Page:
Surveillance of students in public schools: how much is too much?

The Daily Caller

A school district amid the vast suburban sprawl of Los Angeles has hired a self-described social network monitoring service to stalk its students on internet-based platforms including Facebook, Instagram, YouTube and Twitter.

The Glendale Unified School District already piloted the invasive tactic in three schools last year in conjunction with the company, called Geo Listening, reports CBS Los Angeles. For this year, the district decided to expand the program to include the social media postings of 13,000 students across eight middle schools and high schools.

It’s all for the teen and preteen students’ own good, you understand—to protect them.

“The whole purpose is student safety,” Glendale Unified Superintendent Dick Sheehan told CBS Los Angeles. “Basically, it just monitors for keywords where if a student is considering harming themselves, harming someone else.”

By spying on students’ computer use, Sheehan explained, school officials will have access to crucial information as quickly as possible.

Each day, explains the Glendale News-Press, Geo Listening will produce a report for Glendale administrators that catalogs social network posts by frequency and by topics such as cyber-bullying, drug abuse, vandalism and skipping school. For good measure, there are other hopelessly vague categories including hate and despair.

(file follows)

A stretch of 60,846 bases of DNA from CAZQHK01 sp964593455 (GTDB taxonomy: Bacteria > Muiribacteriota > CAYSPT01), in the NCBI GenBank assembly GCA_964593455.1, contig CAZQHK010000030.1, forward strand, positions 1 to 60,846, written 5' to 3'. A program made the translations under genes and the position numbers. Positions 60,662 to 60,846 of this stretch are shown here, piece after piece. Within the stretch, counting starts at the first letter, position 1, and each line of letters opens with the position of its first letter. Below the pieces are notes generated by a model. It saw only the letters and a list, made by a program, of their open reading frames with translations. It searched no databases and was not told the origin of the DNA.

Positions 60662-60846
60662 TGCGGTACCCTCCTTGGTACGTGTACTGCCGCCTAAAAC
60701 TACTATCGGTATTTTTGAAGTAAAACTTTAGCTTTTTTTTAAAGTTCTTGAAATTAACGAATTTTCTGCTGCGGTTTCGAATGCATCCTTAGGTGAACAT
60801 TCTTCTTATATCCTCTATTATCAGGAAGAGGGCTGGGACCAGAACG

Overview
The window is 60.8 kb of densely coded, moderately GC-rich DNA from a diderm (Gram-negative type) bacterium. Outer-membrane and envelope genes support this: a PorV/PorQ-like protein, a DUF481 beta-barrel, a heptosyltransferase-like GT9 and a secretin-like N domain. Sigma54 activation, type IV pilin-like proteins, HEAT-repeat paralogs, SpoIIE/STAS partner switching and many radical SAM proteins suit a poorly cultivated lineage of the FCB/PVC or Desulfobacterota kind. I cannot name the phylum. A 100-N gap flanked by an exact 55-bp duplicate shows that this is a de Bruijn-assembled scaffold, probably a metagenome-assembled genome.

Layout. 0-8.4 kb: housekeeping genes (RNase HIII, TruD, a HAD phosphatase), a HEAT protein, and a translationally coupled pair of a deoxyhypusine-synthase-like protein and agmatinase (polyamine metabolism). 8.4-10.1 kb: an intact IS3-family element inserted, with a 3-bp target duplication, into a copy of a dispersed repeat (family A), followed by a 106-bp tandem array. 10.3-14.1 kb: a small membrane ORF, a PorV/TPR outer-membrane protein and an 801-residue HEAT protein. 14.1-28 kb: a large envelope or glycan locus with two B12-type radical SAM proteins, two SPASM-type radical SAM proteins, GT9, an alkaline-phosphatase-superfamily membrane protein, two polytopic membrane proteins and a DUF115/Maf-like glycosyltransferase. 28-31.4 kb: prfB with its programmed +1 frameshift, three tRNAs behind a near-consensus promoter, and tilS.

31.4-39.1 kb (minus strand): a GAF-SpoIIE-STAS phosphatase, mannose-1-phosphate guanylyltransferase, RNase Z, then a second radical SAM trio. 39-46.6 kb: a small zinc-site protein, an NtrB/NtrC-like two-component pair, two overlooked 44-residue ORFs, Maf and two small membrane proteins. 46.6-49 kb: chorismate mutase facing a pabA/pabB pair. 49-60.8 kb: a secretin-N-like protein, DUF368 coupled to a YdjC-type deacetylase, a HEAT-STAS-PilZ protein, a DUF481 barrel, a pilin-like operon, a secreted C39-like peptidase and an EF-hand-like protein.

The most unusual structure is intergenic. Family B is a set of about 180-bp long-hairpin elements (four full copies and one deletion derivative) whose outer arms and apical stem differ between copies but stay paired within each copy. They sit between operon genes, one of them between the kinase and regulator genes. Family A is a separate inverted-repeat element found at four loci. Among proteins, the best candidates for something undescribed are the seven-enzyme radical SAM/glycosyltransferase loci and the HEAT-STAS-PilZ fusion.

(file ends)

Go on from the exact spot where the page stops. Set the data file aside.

The monitoring service will cost the district $40,500 this year.

The school district claims it was able to intercede to help a student contemplating suicide thanks to last year’s pilot program.

“The administrator was contacted at the school site. Then we made contact with the student, the student’s family and we got them the appropriate help,” Sheehan boasted to CBS Los Angeles.

“We do monitor on and off campus, but we do pay attention during school hours,” the superintendent also noted. “We do pay more attention to the school computers.”

Not surprisingly, the CEO of Geo Listening, Chris Frydrych, also favors the program.

“We have provided information to school districts, which has led to numerous successful interventions on behalf of students that intended self-harm, suicide, bullying, truancy, substance abuse, and vandalism. We monitor only public posts to social networks. We do not monitor privatized pages, SMS, MMS, email, phone calls, voicemails,” he told the CBS affiliate.

The station found a parent and student duo which supports the district’s snooping.

“If there was a red flag, if he’s talking about stress at school or he can’t take it anymore, if I won’t be able to deal with it, I would want somebody to come in,” concerned mother Felicia Johnson reflected.

Yalda T. Uhls, a researcher at the Children’s Digital Media Center at UCLA, told the News-Press that she appreciated the district’s attempts to stop cyber-bullying. At the same time, she suggested that the monitoring could cause students to mistrust adults who conduct around-the-clock digital surveillance.

“As a parent, I find it very big brother-ish,” Uhls said.

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